A city is nothing without its storytellers.
And Louis Terkel was Chicago’s greatest.
You know him as Studs. Others know him as the everyman’s oral historian. A streetwise journalist of practical means — except when it came to cigars, which he lit, chewed and gestured with often.
Over his 45-year career at WFMT, the old hat logged in over 5,000+ stories in conversation with some of the most interesting people of the twentieth century. Many of which could be soon lost to the digital age.
But an attempt to preserve his work is underway. It’s called the Studs Terkel Radio Archive, and you can help fund it on Kickstarter right now.
A cultural initiative led by WFMT in partnership with the Chicago History Museum, the goal here is simple: to catalog, transcribe, and make free, the 9,000+ hours of interviews Terkel did on-air at 98.7 WFMT.
Why should you care?
So original are his books Division Street and Working that decades later, they remain the most illuminating works on the human experience we have. But the opportunity to listen to Terkel’s raffish genius first-hand is arguably more important than anything he ever wrote.
The trove of city-centric subject matter is gold, too. Terkel wasn’t called “the bard of Chicago” for nothing.
Below, a few gems you can listen to right now.
Terkel begins this 1961 interview by playing Bessie Smith’s “Back Water Blues”. With the scene set, Baldwin – who Terkel describes as one of the “rare men in the world who knows who is today” — discusses the psychology behind race relations and his then new book of essays Nobody Knows My Name.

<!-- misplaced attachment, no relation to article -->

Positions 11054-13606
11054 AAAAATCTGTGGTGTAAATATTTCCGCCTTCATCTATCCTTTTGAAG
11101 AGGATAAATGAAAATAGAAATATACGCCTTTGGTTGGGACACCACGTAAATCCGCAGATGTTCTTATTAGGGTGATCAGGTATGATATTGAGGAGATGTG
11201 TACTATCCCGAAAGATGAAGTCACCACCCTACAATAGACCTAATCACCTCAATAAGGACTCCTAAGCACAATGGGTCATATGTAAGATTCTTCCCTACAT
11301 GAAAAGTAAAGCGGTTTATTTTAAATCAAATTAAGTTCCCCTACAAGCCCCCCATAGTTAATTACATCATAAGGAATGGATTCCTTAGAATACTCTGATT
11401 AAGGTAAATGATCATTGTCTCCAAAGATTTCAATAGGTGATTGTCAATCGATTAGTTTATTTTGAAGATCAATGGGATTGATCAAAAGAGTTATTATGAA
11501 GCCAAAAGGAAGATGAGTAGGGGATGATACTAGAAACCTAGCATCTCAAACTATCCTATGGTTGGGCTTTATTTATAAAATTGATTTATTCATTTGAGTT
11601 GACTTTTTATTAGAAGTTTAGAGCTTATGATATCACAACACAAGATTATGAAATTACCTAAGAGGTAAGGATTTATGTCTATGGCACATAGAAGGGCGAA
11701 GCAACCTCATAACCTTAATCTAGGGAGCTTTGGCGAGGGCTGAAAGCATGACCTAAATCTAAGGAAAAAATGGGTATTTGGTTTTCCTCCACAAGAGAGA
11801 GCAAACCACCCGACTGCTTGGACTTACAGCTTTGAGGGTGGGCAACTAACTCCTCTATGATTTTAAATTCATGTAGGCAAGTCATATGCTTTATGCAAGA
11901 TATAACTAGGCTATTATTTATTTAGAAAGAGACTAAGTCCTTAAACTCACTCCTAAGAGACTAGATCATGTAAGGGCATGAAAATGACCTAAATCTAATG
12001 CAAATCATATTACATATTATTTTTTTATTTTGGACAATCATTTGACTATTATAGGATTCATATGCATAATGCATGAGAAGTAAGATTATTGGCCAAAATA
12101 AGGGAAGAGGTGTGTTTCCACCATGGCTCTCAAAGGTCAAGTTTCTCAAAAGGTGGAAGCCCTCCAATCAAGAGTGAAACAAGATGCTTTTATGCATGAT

Martin Luther King Jr.
An impromptu“passing” interview with Dr. King at the home of gospel singer Mahalia Jackson just shortly after it was announced he would receive the Nobel Peace Prize. Terkel packs a lot into 12 minutes, from discussing King’s father and the influence of Henry David Thoreau’s Civil Disobedience, to the importance of laughter in survival.
The Blizzard of '67
Twenty-three inches on January 26, 1967. The largest single snowfall in Chicago history. The next morning, tape recorder in hand, Terkel took to the streets. Said one butcher of his customers: "they weren't particular as usual as to the cut of meat, and very few of 'em asked the price. It was uh — they seemed a little panicky." Sounds accurate.
Main photo: The Chicago History Museum